Flashback – Suzhou, China

Flashback-SuzhouIn my latest reader survey I asked your opinion on doing some posts on trips I had taken in the past. Your response was positive so here I am with the first in a series I plan to do. This is aided by the recent raiding of my storage unit where I re-obtained two boxes of photos that I had not looked through in years. It has given me plenty of fodder for posts. Remember, you asked for it!

Some posts on this site contain affiliate links, meaning if you book or buy something through one of these links, I may earn a small commission (at no extra cost to you!). Opinions are always my own and I’ll never promote something I don’t use or believe in.

I want to apologize in advance for the quality of the photos. They are old and they are scanned. Hopefully they will add flavor to the story and won’t annoy you with their quality.

During 1998 and 1999 I was working on a global project that brought together teams of people to transition the company I was working for from their internal and proprietary ERP system (Enterprise Resource Planning system > supply chain, manufacturing and planning system companies use) to one of the big ones (Oracle, SAP, etc.). This involved a whole bunch of people from all over the world and 14-months of work.

This team of incredibly talented people traveled from location to location en masse to roll out various regions for the project. The first six months of the project was based in the U.S. so there was no travel (for me anyway), but then the entire unit picked up and moved to Suzhou, China where my employer had its manufacturing facility, in order to continue the project roll-out.

By that time the team was like a family. Extremely close-knit. It is a camaraderie that I have never experienced since. I worked as the project administrator and besides my many tasks keeping everyone organized, I also took it upon myself to keep up morale. So in January, February and March of 1999 I spent nine weeks freezing my ass of in Suzhou, but loved every single minute of it!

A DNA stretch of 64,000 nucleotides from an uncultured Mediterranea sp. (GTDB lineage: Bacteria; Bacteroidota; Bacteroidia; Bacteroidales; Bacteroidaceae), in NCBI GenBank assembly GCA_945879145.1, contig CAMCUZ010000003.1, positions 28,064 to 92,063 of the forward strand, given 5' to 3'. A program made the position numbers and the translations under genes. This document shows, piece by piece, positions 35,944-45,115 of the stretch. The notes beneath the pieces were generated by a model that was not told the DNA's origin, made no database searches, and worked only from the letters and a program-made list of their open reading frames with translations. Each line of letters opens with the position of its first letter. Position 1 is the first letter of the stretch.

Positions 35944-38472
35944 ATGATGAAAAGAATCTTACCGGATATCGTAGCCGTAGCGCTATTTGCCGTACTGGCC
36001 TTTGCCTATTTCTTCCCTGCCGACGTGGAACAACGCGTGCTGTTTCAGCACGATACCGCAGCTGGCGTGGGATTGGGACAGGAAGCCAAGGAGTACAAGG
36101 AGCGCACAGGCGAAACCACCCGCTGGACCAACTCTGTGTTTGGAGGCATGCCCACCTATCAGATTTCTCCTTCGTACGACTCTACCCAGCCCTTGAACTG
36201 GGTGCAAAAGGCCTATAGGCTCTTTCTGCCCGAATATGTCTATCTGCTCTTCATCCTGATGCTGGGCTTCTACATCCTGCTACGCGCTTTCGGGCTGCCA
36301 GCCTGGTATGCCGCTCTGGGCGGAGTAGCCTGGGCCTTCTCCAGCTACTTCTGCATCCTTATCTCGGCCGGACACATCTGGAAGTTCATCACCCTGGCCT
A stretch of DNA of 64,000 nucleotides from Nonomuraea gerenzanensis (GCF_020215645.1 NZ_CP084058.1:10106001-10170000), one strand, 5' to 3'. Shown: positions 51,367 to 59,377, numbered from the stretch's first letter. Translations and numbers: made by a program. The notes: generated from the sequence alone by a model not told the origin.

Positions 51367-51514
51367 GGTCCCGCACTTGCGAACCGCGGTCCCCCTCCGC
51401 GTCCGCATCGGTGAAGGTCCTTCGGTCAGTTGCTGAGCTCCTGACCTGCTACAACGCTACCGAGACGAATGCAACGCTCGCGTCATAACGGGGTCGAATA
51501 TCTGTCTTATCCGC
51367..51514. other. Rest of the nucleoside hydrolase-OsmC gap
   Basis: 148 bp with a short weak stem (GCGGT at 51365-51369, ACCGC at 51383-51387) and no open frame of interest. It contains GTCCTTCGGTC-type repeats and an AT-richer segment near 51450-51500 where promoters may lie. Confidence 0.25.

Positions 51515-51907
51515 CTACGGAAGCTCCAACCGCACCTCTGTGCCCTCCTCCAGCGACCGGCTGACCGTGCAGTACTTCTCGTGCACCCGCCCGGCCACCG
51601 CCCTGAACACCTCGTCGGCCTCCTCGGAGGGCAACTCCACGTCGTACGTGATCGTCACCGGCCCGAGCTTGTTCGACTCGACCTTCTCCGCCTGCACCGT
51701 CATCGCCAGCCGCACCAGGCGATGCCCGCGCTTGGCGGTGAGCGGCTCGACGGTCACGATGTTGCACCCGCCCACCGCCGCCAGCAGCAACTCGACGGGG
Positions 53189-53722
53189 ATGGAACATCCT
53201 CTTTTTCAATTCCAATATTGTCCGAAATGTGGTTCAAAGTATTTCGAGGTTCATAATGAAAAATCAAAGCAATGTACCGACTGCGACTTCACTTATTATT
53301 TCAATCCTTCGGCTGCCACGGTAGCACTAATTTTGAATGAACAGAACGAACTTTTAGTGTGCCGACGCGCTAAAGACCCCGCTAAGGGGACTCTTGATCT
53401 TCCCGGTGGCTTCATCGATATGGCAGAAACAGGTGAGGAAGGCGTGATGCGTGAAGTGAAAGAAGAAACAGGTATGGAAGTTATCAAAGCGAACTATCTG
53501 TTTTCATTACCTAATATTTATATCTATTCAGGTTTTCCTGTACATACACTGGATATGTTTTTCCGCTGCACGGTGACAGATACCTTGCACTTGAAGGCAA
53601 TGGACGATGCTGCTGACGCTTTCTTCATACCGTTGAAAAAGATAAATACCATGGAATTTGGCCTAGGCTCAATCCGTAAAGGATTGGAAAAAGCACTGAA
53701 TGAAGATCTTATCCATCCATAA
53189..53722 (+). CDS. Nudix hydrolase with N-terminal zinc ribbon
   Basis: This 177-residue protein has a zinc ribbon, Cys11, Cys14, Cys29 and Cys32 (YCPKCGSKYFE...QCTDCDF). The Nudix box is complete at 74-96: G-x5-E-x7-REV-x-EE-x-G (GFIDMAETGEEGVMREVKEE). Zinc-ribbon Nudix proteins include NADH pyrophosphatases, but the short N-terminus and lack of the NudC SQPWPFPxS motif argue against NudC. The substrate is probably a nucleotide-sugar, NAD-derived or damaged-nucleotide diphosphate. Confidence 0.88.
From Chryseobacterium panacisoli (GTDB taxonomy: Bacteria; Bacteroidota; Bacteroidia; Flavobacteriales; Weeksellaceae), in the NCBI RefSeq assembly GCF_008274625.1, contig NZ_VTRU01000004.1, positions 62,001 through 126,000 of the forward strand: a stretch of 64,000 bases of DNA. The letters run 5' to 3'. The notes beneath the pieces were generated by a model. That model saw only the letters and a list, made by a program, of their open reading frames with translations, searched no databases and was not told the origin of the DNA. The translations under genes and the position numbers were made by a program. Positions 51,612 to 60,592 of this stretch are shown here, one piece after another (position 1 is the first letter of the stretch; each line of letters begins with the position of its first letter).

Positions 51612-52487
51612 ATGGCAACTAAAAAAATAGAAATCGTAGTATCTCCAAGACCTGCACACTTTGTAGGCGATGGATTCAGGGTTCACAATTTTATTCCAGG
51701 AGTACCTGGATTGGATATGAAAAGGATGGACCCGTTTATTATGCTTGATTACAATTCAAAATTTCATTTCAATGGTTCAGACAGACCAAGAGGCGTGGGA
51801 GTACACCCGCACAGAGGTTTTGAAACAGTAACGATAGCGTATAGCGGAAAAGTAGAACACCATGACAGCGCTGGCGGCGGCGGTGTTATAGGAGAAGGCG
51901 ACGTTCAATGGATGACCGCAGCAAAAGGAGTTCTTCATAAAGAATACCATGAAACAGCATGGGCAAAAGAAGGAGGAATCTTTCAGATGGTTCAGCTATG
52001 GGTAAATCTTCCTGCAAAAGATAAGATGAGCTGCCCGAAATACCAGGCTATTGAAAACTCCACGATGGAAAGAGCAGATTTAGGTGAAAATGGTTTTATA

We worked six days a week and long hours, but the moment we were off most of us hit the streets exploring the region. If we weren’t too tired we would explore the night market near the Temple of Mystery where we would buy fresh water pearls, silk, CD/DVDs as well as Beanie Babies (remember, it was 1999!)

Suzhou Night Market near the Temple of Mystery

We also loaded up on food! We were all staying at the Sheraton Suzhou (now the Pan Pacific) where we all partook of the morning buffet for breakfast. Lunch our first two weeks there was KFC every day until we told our hosts that we were more than happy to eat Chinese food! From that day forward we had a Chinese hot meal brought in for lunch, the quantity and quality varying day-by-day. So in the evenings we really tried to take advantage of the last meal of the day by either exploring a new restaurant or eating food from stalls at the night market.

That required money. Last September I wrote about the “dog lady.” A woman who owned a trinket, jade and souvenir shop where she also happened to exchange money. She was in need of US dollars for her son going to school in Canada and we were happy to oblige. I was thrilled to find a photo of her dog in my photo albums. Here is one of the two Pekineses she had and that is one of the toys I brought him.

One of the “Dog Lady’s” dogs

Sundays were our complete day off and we spent it outside of the hotel and discovering. We often visited the Humble Administrator’s Garden (Zhuozheng Yuan) which were gorgeous and meticulously maintained.

The Humble Administrator’s Garden

It was always cold and usually rainy, but we did not let us stop us from enjoying the gardens. I went several times and there was always something to see even in the winter.

Winter flowers on the garden pond

There are dozens and dozens of temples and pagodas and we visited as many as we could. The North Pagoda was quite impressive. It was a nine-storied double-eaved octagonal design with circular verandas. It is typical of Buddhist pagoda construction and made for a wonderful view of the city and the water.